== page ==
His trials began with a police bust at the Jazz Workshop in San Francisco in October 1961, and ended with an obscenity conviction in New York in November 1964. Stand-up comedy legend Lenny Bruce underwent 35 months—1,062 days—of nonstop persecution and prosecution for the content of his act.
It was 50 years ago this month that an autopsy would report that Bruce died of an overdose of morphine on August 3, 1966. But anyone who knows his story knows it was more complicated than that.
On the same day as his death, Bruce received a foreclosure notice on his home. The police busts—six obscenity arrests in four cities—left him poor and destitute. Comedy clubs wouldn’t book him anymore. They feared losing their liquor licenses. A death sentence in its own right.
In New York City, Bruce begged the court not to finish him off in show business. “Don’t lock up these 6,000 words,” he pleaded with the judge. He lamented that “in the halls of justice, the only justice is in the halls.”
“We drove him into poverty and bankruptcy and then murdered him,” said Vincent Cuccia, one of Bruce’s New York prosecutors. “We all knew what we were doing. We used the law to kill him.”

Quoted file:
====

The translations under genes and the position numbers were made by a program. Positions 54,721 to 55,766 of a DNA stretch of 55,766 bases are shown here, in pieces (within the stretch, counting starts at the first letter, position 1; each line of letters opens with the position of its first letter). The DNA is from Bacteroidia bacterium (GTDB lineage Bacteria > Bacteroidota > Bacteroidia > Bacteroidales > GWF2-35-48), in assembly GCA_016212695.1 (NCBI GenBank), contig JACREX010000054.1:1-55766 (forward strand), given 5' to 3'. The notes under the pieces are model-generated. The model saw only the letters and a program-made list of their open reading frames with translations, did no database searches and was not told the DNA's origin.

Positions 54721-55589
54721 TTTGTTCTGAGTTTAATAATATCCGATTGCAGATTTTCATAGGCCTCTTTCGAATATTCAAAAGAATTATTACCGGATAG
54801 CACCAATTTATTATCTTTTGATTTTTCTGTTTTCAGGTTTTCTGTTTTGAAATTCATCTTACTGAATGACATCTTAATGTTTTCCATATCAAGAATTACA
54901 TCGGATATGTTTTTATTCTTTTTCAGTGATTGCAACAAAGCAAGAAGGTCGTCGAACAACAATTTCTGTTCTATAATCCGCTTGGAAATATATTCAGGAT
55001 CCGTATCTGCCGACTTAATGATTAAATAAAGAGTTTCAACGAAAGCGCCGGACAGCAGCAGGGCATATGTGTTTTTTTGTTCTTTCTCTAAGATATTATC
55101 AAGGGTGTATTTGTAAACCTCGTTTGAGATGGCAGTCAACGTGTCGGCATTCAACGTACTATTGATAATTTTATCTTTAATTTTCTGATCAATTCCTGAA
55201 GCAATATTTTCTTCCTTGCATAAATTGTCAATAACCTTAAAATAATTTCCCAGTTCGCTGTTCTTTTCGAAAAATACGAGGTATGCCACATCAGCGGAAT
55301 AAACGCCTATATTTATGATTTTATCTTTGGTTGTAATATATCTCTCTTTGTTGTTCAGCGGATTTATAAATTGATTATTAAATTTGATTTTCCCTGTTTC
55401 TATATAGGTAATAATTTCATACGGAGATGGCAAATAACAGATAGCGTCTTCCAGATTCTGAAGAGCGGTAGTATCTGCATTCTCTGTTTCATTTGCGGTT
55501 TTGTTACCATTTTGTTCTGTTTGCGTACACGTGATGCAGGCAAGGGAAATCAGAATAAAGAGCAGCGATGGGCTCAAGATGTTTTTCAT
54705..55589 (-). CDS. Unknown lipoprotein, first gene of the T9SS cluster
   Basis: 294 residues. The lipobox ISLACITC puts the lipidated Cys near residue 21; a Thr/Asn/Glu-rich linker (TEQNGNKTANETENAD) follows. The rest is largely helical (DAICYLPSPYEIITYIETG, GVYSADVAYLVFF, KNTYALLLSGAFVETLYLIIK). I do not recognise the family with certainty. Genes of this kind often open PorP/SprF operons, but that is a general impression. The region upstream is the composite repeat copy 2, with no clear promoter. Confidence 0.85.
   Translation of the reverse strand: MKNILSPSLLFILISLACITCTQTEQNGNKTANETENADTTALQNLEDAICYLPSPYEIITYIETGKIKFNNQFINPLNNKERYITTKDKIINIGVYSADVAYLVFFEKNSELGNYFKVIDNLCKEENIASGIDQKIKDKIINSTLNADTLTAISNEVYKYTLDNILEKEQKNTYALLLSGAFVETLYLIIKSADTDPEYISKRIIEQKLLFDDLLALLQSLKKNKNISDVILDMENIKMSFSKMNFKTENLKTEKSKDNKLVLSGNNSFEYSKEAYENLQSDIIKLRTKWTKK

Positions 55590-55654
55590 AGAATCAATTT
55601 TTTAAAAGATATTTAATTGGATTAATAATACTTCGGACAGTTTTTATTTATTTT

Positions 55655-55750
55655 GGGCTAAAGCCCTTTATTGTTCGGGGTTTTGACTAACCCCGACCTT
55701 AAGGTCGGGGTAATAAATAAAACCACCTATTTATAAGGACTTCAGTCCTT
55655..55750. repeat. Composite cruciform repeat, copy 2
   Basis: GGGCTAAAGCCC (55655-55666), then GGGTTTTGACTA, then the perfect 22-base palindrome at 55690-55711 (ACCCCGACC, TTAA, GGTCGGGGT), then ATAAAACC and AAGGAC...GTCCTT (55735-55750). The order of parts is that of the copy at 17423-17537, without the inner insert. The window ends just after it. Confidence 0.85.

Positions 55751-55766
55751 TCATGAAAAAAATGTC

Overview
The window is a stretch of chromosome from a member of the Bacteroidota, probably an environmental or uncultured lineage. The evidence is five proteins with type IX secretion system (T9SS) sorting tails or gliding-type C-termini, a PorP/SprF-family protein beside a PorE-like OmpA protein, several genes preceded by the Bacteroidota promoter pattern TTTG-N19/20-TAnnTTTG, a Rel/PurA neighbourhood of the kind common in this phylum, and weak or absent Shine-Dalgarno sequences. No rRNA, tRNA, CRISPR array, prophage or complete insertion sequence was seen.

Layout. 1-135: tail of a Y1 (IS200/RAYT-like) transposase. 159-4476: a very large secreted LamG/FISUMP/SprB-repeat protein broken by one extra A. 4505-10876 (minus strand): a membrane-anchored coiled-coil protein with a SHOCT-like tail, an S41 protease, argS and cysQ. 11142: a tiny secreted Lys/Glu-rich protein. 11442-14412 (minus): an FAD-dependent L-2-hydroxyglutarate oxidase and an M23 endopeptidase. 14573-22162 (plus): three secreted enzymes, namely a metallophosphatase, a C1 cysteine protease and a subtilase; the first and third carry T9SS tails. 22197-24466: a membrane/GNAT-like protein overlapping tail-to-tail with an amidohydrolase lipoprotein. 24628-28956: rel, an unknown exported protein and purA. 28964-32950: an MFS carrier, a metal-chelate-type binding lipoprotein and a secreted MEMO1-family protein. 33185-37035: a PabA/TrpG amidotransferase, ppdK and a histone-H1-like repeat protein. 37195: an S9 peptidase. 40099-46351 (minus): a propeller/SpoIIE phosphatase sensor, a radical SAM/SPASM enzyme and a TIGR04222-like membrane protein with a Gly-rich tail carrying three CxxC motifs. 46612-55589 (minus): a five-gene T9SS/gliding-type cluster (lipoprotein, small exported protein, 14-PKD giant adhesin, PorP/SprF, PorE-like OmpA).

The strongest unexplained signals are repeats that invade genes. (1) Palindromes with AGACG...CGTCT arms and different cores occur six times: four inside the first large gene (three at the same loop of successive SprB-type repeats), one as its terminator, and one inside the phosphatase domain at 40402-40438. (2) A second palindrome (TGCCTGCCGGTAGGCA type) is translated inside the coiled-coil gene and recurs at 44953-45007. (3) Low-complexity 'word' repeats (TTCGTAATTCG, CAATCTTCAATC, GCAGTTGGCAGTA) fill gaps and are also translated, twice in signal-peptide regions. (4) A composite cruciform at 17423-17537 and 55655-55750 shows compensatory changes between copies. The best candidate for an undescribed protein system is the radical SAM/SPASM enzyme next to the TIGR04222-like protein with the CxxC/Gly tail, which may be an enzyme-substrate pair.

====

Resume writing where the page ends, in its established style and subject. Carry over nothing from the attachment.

This episode of So to Speak: The Free Speech Podcast commemorates the 50th anniversary of Bruce’s death. We are joined by Ron Collins, a scholar at the University of Washington School of Law who co-authored with David Skover The Trials of Lenny Bruce: The Fall and Rise of an American Icon, which carefully documents Bruce’s career and free speech struggles.
This episode explores the life, trials, and legacy of a man whom George Carlin said “opened the doors for all the guys like me,” and in so doing, became a martyr for free speech in comedy and art.
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This exclusive interview is part of FIRE’s campaign to defend comedy and free speech on campus. To support this campaign and to learn more about the FIRE-supported documentary Can We Take a Joke?, visit thefire.org/can-we-take-a-joke-new/.